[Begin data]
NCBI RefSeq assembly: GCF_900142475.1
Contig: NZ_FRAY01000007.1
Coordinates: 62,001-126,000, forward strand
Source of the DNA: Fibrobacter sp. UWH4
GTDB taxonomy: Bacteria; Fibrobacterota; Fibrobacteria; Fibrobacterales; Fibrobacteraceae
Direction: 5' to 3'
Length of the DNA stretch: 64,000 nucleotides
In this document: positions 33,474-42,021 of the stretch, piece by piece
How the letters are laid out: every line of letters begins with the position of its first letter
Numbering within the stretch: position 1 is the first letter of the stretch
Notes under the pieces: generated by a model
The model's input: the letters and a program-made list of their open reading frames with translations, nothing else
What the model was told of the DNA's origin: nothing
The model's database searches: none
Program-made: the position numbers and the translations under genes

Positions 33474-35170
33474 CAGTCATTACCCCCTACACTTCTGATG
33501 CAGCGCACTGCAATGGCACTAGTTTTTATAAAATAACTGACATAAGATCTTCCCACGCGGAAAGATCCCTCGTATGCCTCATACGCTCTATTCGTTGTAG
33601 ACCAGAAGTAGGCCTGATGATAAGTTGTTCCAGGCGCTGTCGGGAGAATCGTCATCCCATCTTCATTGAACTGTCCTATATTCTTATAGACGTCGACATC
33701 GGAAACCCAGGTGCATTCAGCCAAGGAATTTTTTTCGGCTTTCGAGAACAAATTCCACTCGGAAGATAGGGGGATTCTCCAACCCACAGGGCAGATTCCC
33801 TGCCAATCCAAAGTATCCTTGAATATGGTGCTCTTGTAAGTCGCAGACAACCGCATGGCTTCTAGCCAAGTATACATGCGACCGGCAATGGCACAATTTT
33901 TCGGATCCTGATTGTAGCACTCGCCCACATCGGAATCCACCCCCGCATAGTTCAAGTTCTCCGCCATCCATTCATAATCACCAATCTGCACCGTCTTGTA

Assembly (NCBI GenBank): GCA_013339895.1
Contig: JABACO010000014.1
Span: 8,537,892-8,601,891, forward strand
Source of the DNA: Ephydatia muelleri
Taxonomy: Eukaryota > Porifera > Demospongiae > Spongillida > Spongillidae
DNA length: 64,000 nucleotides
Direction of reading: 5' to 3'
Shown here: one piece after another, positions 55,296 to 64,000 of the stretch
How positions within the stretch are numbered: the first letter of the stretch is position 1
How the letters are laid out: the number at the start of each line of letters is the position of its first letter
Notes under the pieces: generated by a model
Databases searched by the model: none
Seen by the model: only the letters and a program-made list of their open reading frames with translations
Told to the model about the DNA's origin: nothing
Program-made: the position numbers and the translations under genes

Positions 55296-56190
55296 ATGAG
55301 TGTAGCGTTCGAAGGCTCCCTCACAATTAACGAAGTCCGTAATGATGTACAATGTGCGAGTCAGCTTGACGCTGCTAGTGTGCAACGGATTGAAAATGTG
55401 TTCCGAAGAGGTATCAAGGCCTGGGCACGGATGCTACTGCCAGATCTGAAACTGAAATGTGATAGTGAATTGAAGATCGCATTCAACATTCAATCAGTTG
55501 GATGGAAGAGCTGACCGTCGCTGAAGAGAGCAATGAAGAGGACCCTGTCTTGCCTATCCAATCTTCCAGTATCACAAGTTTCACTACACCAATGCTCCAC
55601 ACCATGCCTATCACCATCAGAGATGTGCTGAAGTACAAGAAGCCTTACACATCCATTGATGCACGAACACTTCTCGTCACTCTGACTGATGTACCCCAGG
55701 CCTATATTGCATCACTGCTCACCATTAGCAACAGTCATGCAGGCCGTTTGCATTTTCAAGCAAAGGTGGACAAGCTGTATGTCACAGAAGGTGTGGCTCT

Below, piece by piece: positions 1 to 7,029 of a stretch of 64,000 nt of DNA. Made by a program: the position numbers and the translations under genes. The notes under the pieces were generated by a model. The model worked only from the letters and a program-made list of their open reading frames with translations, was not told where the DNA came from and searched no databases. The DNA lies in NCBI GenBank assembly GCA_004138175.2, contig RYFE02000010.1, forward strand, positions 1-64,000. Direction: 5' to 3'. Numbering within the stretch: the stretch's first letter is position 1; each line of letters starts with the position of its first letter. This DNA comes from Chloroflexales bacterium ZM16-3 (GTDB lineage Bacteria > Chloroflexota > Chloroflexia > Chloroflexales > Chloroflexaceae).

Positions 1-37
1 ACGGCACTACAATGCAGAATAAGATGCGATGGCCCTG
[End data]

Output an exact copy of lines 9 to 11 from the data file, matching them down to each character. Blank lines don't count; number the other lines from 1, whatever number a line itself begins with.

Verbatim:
How the letters are laid out: every line of letters begins with the position of its first letter
Numbering within the stretch: position 1 is the first letter of the stretch
Notes under the pieces: generated by a model